The more the merrier for metrics

The more the merrier for metrics

Using attention as a universal standard would create targets that are more easily gameable and deliver worse media experiences.

Our industry has come to appreciate that attention metrics are vital to the successful planning and execution of campaigns for our clients, especially as traditional user-targeting methods are waning pending the deprecation and limitation of digital identifiers. For too long, the media and advertising ecosystem has faced a reliance on binary metrics that fail to take into account consumers’ experiences with media and brands’ real objectives.

It’s true we need a collaborative and coordinated approach to attention, especially in understanding what the various different metrics tell us.

However, I’m not convinced the standardisation and a universal definition or consensus on one singular metric is the right approach.

Rather, perhaps having a variety of tested and verified methodologies that aim to tell us about the quality of a media experience and its potential to drive results for brands, providing us with an ecosystem of many metrics, will be more beneficial for our industry and our clients.

Time for a reset

One universal standard, as we’ve previously seen, creates targets. And targets, such as click-through rates and viewability, are endlessly.

This also removes any competitive advantages some advertisers might receive from layering on (and paying for) additional measurements that provide greater insight into the value of their media investments.

Standardisation not only raises concerns from the media and advertising industry but from publishers as well.

Many publishers have thrived in a world where advertisers have optimized to meaningless metrics and websites have sold huge volumes of impressions for “reach,” but have often delivered awful experiences for audiences.

It’s time for a reset that puts audience experiences higher on the agenda and rewards those publishers that deliver on that.

This may mean that prices for the better placements will increase too, and as an industry we may need to get comfortable with the idea.

Collaboration will be key as we aim to move the industry forward to build and measure the most meaningful media experiences for our clients and for audiences.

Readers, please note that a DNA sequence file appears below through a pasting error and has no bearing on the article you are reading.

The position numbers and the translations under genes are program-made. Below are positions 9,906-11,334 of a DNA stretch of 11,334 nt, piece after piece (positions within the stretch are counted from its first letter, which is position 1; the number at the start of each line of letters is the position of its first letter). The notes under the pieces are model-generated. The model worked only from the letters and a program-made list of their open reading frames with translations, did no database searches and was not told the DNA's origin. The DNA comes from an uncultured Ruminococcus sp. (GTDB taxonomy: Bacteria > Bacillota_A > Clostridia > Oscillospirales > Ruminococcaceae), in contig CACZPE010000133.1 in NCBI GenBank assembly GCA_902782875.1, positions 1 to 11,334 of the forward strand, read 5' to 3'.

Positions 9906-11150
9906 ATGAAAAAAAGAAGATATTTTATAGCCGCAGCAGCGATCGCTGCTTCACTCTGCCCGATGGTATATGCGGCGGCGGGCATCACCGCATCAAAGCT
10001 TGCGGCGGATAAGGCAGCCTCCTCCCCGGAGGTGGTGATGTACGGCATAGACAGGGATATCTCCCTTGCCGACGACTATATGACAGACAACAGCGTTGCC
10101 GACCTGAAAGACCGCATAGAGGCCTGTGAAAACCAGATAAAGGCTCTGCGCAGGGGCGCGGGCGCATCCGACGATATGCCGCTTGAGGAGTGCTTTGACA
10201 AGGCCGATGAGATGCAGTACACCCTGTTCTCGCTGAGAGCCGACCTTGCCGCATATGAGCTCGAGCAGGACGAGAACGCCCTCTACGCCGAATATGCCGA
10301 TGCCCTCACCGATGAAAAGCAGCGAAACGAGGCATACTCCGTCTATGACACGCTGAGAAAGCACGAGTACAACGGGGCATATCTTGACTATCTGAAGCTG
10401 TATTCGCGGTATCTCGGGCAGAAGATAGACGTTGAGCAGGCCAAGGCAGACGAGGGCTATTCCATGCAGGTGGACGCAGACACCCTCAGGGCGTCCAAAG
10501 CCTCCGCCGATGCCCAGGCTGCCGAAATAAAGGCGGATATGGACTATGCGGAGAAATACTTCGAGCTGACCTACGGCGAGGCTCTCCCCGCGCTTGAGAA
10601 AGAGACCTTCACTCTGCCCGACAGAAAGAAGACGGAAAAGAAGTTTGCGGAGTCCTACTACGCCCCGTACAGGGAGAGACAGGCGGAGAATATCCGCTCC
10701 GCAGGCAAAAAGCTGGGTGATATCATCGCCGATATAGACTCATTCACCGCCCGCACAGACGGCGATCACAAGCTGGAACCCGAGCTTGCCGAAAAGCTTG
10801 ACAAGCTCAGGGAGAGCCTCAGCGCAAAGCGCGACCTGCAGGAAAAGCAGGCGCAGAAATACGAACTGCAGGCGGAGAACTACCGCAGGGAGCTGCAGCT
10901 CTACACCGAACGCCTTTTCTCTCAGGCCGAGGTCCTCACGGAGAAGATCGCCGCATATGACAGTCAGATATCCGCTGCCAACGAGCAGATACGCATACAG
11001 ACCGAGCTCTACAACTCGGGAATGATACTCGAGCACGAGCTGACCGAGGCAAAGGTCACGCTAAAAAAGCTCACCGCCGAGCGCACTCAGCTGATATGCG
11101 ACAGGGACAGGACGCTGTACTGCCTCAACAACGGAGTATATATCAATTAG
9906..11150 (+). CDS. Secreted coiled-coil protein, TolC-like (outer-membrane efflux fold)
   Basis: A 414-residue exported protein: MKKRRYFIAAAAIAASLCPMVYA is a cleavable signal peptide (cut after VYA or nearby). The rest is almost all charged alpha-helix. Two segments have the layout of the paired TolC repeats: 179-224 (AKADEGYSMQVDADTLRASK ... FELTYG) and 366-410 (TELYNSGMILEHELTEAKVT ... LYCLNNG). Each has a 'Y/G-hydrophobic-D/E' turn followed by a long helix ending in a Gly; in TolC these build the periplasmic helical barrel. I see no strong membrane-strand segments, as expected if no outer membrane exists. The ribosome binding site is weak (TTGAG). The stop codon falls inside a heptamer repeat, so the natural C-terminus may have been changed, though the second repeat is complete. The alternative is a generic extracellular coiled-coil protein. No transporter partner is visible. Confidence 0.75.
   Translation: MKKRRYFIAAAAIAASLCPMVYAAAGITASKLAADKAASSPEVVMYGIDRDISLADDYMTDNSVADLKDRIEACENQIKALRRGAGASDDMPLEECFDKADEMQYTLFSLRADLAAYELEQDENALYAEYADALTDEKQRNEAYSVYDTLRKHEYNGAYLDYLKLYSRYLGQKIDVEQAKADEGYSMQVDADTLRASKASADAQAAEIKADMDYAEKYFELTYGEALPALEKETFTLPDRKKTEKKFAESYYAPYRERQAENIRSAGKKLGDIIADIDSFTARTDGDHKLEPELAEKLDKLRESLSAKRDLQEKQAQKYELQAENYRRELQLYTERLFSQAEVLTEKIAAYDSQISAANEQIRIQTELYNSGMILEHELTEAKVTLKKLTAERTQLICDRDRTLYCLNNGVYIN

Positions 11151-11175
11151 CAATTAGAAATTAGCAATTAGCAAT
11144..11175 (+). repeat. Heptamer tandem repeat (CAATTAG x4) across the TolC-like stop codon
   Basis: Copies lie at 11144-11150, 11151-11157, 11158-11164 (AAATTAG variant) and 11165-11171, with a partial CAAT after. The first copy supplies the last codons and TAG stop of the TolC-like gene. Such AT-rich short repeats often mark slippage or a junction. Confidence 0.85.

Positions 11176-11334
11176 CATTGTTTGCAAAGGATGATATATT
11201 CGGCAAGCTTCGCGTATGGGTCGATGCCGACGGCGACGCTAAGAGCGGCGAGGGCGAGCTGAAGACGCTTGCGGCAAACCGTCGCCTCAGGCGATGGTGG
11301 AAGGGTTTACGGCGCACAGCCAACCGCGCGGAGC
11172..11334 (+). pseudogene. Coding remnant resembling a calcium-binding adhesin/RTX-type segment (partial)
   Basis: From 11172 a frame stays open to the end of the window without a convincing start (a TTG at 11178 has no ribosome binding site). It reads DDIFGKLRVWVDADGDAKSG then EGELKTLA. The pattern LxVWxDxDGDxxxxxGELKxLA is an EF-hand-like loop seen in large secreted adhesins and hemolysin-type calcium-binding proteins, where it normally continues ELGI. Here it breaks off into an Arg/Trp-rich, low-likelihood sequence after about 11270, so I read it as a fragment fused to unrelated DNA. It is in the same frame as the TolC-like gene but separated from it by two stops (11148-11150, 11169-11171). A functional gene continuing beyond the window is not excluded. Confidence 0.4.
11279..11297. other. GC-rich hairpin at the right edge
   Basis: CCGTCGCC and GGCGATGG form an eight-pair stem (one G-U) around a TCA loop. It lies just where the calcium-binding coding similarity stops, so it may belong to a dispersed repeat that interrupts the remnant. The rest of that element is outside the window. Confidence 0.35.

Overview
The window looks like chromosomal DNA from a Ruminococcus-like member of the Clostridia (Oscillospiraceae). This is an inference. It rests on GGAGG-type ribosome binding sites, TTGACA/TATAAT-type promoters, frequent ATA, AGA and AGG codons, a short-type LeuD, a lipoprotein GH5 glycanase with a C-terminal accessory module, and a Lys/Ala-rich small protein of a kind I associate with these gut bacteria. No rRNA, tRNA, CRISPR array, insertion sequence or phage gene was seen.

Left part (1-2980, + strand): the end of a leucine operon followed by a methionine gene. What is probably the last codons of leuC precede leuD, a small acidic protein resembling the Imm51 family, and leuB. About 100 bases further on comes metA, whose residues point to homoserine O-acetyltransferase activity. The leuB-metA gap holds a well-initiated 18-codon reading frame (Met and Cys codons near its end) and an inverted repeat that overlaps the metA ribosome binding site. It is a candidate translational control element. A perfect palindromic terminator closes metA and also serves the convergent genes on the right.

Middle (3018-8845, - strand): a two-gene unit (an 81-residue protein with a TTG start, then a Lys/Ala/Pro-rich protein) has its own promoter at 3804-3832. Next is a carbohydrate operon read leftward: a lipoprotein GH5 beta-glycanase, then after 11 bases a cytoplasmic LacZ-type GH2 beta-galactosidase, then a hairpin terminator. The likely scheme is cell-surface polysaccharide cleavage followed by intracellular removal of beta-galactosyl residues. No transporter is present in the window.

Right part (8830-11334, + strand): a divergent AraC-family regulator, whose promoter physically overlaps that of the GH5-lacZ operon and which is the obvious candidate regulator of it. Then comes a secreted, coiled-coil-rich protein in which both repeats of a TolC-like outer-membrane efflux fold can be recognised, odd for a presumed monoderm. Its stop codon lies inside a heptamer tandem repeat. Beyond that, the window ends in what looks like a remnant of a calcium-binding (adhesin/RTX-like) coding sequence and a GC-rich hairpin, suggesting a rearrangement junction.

As one of the first agency networks to implement attention data into planning tools at a global scale, we’re seeing our clients lean into attention metrics through our partnerships with both Lumen and Adelaide. Many of these clients are identifying previously poor media experiences for their consumers that have been using these standard metrics and subsequently reinvesting into better performing media for both their brands and audiences.

The results are often clear, better recall and consideration of the brands themselves, less media investment wasted on placements that simply are not seen and higher conversion rates to KPIs.

Attention centres people

We see the goal of attention being to put people back at the centre of what we deliver for brands. How, where and in what context we show up in is becoming more important than ever before, as the huge variety of media experiences we need to plan across constantly evolves.

It’s been proven that media buys with higher attention scores drive more consequential media performances, leading to more meaningful outcomes for clients both in the short and longer term. Our strategy is to create the world’s largest attention database, a propriety platform that enables our teams to deliver better media experiences for our clients by having a deeper understanding of audiences real lived experiences in media.

We hope to see an industry that embraces multiple tested and validated attention metrics to bring more meaningful media experiences to life for our clients and their businesses.

Jon Waite is global managing director and head of media experience development at Havas Media.

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